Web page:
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Harvard, AbbVie Announce $30 Million Research Alliance to Combat Viral Diseases

By Virginia L. Ma, Crimson Staff Writer

{image id=1344501 size=large byline=true caption="Harvard Medical School and biopharmaceutical company AbbVie will launch a $30 million research alliance to combat viral infections, like the novel coronavirus tied to the COVID-19 pandemic, through the study and development of new therapies.}

Harvard Medical School and biopharmaceutical company AbbVie will launch a $30 million research alliance to combat viral infections, like the novel coronavirus tied to the COVID-19 pandemic, through the study and development of new therapies, the University announced Tuesday.

The partnership will focus on the integration of fundamental biology into preclinical and clinical development of treatment for viral diseases. In addition to providing $30 million in funding over three years, AbbVie will also offer other forms of scientific support, including scientists, facilities, and expertise.

The announcement comes as the United States and many other parts of the world continue to experience high volumes of COVID-19 cases. The collaboration will aim to develop treatments with an eye toward both the COVID-19 and future pandemics.

Since the beginning of the COVID-19 pandemic, Harvard Medical School has led several other large-scale research efforts, including a $115 million five year partnership with Chinese researchers.

“Harvard Medical School, as the nucleus of an ecosystem of fundamental discovery and therapeutic translation, is uniquely positioned to propel this transformative research alongside allies like AbbVie,” Medical School Dean George Q. Daley said in a press release announcing the effort.

Daley said that the “cataclysmic nature” of the COVID-19 pandemic should serve as a reminder of the importance of preparing for public health crises, a key aim of the research alliance.

Like Daley, AbbVie Vice Chairman and President Michael Severino also said advance research will be key for addressing future outbreaks.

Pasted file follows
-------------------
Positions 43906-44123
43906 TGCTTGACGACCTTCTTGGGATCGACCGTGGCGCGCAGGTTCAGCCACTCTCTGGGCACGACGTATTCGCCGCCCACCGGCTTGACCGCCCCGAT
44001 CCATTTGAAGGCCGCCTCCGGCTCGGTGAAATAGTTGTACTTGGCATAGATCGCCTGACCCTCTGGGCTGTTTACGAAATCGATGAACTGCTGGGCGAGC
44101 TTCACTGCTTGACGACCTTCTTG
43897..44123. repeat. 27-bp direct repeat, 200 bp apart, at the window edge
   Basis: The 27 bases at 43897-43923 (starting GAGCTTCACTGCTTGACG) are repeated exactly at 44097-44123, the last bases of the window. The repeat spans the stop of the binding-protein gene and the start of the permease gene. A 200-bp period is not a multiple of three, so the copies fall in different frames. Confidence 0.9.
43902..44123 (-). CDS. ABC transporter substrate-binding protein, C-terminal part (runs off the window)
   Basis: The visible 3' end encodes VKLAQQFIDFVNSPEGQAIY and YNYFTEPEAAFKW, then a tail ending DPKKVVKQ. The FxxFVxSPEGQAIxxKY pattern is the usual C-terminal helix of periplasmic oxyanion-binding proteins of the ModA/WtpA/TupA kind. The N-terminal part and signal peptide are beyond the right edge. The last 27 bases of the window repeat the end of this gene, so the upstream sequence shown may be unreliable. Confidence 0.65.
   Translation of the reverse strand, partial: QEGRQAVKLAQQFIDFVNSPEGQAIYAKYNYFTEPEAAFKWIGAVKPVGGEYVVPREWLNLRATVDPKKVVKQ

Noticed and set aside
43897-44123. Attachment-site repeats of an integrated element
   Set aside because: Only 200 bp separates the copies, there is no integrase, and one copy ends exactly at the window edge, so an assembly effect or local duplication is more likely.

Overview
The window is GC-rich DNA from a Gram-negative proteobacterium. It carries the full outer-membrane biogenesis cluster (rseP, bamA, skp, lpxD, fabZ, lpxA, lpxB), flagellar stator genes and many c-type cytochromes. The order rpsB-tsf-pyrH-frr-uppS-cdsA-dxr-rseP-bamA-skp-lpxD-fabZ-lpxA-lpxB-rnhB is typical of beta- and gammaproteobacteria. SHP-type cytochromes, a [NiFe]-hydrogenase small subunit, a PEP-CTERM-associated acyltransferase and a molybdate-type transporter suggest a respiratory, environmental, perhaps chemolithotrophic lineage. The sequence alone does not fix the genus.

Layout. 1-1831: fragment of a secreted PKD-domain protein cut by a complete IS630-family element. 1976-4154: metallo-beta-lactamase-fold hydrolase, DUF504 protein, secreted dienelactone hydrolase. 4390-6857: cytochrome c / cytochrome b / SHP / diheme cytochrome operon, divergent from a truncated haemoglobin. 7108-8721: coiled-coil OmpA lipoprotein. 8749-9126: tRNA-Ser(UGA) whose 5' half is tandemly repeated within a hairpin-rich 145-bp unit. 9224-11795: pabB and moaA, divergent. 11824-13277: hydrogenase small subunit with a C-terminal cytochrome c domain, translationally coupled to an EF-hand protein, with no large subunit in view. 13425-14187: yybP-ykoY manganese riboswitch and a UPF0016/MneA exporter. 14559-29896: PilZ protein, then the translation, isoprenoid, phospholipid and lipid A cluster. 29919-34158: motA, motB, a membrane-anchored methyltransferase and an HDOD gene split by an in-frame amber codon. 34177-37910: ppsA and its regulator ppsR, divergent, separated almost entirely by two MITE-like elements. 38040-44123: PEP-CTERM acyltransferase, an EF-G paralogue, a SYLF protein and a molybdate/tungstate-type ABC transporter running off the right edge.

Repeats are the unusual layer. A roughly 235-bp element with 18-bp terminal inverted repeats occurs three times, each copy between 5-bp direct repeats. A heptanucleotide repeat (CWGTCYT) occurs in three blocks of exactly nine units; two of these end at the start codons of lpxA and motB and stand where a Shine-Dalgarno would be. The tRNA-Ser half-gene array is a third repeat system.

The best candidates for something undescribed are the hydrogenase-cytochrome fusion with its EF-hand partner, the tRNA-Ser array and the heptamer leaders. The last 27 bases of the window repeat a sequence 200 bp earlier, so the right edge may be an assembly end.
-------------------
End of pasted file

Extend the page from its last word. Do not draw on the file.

“There is much to learn about viral diseases and the best way to treat them,” Severino said in the release. “By harnessing the power of collaboration, we can develop new therapeutics sooner to ensure the world is better prepared for future potential outbreaks.”

The collaboration will cover five subjects: immunity and immunopathology, host targeting for antiviral therapies, antibody therapeutics, small molecules, and translational development. A Medical School faculty member and a senior scientist at AbbVie will co-lead programs in each area.

Harvard Medical School Executive Director of Therapeutics Translation Mark N. Namchuk, who will head the small molecules program focusing on discovery and development of drugs preventing replication, said in an interview that the partnership will take advantage of the complementary strengths of academia and industry.

“I think one thing [AbbVie] can bring to the table is the ability to take initial discoveries and translate them towards a therapeutic much more quickly than we could do in an academic setting,” Namchuk said. “What we can bring to the floor is the science and pushing on how well we understand how the virus works, pushing on different ways we can think about the discovery of new antivirals.”

Harvard Medical School Biochemistry and Systems Biology Professor Pamela A. Silver, who will lead the antiviral therapy program, wrote in an email that the partnership also provides Medical School students and trainees exposure to “real world drug development.”

“We gain from their experience with early drug discovery and the in house platforms for accelerating discovery,” Silver wrote. “Success would be identifying leads to drugs or processes that could be used to treat COVID.”

The fifth working area, translational development, will allow the researchers to validate, test, and optimize promising discoveries in Harvard-affiliated hospitals, moving towards clinical application.

Namchuk said the team hopes to achieve an “extraordinary level of collaboration.” He said they hope to “see if we can get more strengths from working together than just parsing the pieces off into individual labs.”

—Staff writer Virginia L. Ma can be reached at virginia.ma@thecrimson.com.

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HealthResearchHarvard Medical SchoolCoronavirusCoronavirus Feature